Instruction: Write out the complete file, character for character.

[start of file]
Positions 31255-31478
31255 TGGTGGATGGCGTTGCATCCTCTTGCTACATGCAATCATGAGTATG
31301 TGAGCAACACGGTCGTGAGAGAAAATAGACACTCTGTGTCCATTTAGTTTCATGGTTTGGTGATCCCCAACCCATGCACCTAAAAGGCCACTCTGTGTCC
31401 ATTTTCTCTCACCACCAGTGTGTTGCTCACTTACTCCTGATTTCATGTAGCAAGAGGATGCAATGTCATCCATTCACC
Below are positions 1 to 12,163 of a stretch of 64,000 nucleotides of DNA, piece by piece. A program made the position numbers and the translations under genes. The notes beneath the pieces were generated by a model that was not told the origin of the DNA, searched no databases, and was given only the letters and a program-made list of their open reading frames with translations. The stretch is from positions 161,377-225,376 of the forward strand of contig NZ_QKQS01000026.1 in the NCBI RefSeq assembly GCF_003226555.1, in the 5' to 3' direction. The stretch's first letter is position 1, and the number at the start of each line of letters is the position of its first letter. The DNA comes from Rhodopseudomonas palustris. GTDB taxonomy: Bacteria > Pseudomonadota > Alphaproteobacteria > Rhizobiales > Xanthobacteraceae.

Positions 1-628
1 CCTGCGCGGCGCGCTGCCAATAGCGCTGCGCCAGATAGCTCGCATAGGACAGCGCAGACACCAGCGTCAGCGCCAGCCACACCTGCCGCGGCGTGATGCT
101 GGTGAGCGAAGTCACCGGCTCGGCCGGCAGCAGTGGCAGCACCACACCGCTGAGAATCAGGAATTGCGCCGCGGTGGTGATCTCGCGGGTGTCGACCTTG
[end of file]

Positions 31255-31478
31255 TGGTGGATGGCGTTGCATCCTCTTGCTACATGCAATCATGAGTATG
31301 TGAGCAACACGGTCGTGAGAGAAAATAGACACTCTGTGTCCATTTAGTTTCATGGTTTGGTGATCCCCAACCCATGCACCTAAAAGGCCACTCTGTGTCC
31401 ATTTTCTCTCACCACCAGTGTGTTGCTCACTTACTCCTGATTTCATGTAGCAAGAGGATGCAATGTCATCCATTCACC
Below are positions 1 to 12,163 of a stretch of 64,000 nucleotides of DNA, piece by piece. A program made the position numbers and the translations under genes. The notes beneath the pieces were generated by a model that was not told the origin of the DNA, searched no databases, and was given only the letters and a program-made list of their open reading frames with translations. The stretch is from positions 161,377-225,376 of the forward strand of contig NZ_QKQS01000026.1 in the NCBI RefSeq assembly GCF_003226555.1, in the 5' to 3' direction. The stretch's first letter is position 1, and the number at the start of each line of letters is the position of its first letter. The DNA comes from Rhodopseudomonas palustris. GTDB taxonomy: Bacteria > Pseudomonadota > Alphaproteobacteria > Rhizobiales > Xanthobacteraceae.

Positions 1-628
1 CCTGCGCGGCGCGCTGCCAATAGCGCTGCGCCAGATAGCTCGCATAGGACAGCGCAGACACCAGCGTCAGCGCCAGCCACACCTGCCGCGGCGTGATGCT
101 GGTGAGCGAAGTCACCGGCTCGGCCGGCAGCAGTGGCAGCACCACACCGCTGAGAATCAGGAATTGCGCCGCGGTGGTGATCTCGCGGGTGTCGACCTTG